The Suares verdict

There was no doubt that Louis Suares’ latest bite would result in punishment but as the offence was committed whilst playing for Uruguay surely the punishment should have been levied against player and country but not the parent club who were not involved.

Foremost among the so called pundits calling for the death penalty was Alan Shearer who has no doubt forgotten his deliberate stamp on Neil Lennon’s head several years ago when Lennon played for Leicester City. The bold Alan got away with that offence unpunished, no doubt because he was captain of England at the time. And before all the cyber hawks suggest it, I am not a Celtic or even a Leicester supporter.

Spitting and biting are rightly seen as particularly offensive acts, yet less fuss is made over stamping, leg breaking tackles or jaw breaking elbow smashes to the face. in this respect the critics laid into Paul Pogba for his elbow incident in the world cup even though he used his arm to free himself from a veritable “cling on” who was using unfair means to prevent him from successfully going for the ball.

This prompts me to raise the issue yet again of the need for referees to punish the first offence right away which in this case was the defender, even at the award of a penalty. It is accepted that the referee’s attention might have been focused on something else but there is a fourth official there who just seems to be like the “proverbial spare one at a wedding”.

Fans and pundits alike go on and on about the need to stop the penalty area mating dances and the only way to succeed is constant referee action until the players get the message. The first offender is usually a defender annoyed about an attacking player blocking his keeper which is clearly obstruction as soon as the keeper tries to move. So the award should be a free kick for the defending side as soon as the keeper is prevented from coming out for the ball.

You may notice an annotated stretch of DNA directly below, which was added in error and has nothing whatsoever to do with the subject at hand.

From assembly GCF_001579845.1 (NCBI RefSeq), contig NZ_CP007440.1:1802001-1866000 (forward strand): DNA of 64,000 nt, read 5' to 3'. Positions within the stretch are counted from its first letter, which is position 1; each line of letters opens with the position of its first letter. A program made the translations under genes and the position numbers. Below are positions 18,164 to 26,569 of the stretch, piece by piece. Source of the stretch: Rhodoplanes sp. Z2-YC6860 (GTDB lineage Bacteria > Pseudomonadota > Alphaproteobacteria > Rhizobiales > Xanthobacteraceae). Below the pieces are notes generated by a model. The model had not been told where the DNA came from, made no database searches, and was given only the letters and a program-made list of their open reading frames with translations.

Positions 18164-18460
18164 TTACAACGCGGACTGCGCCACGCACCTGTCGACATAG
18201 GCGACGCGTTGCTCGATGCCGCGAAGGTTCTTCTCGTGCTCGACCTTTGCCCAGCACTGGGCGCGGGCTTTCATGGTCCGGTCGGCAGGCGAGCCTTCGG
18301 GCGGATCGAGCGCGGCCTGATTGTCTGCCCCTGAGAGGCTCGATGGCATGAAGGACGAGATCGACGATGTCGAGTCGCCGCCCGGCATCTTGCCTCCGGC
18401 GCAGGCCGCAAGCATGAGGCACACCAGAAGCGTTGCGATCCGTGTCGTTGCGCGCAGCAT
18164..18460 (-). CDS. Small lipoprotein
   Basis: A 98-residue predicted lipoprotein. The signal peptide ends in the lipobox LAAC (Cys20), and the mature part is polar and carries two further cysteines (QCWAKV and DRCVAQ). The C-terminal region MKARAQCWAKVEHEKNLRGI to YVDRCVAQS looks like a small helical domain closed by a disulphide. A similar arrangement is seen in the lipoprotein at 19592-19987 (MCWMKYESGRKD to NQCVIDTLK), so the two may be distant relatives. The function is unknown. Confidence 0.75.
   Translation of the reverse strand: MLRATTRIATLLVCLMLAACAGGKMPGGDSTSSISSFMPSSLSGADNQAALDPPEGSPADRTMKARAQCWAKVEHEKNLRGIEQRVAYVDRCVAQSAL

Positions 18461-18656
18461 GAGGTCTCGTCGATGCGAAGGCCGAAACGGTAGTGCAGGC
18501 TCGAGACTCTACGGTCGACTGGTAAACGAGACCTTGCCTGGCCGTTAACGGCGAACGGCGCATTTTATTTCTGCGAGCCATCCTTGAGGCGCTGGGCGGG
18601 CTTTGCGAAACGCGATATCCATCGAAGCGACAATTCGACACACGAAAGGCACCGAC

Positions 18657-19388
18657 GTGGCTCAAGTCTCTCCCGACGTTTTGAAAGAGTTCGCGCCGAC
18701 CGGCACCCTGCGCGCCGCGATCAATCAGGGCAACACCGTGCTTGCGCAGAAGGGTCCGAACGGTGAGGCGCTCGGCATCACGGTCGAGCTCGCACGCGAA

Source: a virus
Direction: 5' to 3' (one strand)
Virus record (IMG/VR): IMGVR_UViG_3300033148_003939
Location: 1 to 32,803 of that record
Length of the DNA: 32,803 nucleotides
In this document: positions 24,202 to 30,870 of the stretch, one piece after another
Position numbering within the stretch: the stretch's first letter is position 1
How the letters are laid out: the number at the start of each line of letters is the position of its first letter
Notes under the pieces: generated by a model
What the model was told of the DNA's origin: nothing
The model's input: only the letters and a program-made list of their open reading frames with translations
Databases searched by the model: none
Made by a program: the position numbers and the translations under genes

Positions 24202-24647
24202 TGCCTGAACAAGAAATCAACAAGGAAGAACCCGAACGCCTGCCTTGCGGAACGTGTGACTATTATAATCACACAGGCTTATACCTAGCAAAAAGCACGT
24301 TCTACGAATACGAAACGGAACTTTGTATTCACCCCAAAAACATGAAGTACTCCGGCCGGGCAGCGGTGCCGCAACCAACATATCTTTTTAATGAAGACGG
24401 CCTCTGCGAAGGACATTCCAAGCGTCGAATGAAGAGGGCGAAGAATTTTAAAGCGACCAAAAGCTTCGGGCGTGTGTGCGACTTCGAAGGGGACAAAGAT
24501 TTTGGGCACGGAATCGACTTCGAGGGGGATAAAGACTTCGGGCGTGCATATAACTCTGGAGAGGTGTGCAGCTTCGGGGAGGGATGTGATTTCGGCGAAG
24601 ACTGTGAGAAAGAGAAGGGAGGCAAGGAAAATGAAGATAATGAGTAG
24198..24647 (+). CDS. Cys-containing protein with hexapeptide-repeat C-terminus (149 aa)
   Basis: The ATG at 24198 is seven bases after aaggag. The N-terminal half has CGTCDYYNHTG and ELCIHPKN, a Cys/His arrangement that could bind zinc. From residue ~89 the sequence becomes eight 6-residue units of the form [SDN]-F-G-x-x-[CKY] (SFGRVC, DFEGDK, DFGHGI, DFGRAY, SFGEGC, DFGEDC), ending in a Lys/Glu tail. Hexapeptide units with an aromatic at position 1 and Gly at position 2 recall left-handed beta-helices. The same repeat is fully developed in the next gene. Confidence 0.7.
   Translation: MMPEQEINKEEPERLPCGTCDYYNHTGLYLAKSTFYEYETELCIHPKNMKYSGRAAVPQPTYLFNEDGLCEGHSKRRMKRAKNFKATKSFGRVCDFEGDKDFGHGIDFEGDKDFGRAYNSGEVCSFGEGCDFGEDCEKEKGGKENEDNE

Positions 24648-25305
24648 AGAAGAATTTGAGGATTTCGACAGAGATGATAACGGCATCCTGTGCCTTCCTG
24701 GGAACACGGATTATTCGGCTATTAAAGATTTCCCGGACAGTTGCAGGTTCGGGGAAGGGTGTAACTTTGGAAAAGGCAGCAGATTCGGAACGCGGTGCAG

There are those who advocate that goalkeepers are a protected species but the way some players interpret the meaning of a fair challenge is laughable.

For example the way Robin Van Persie cleared out the Spanish keeper to allow a mate to score was criminal and the goal should have been disallowed. That said, Spain would still have lost in the end but at least all the other goals would have been fair.

To conclude it’s the act of biting that is offensive but no one’s careers have been ended by a bite as bite marks usually clear way, but I have in my time in the press box witnessed goalkeepers being hospitalised and over the ball tackles which have put players out of the game for good, by players who claimed that they were just going for the ball.
Allan Alexander.

A Alexander

Football daft for as long as I can remember. Lifelong Liverpool fan and Socialist. Has actually stood on the Anfield pitch. Played the game, refereed it and reported on it. Best playing time was at under 18 level and enjoyed indoor 5 aside until injury forced me out at 52.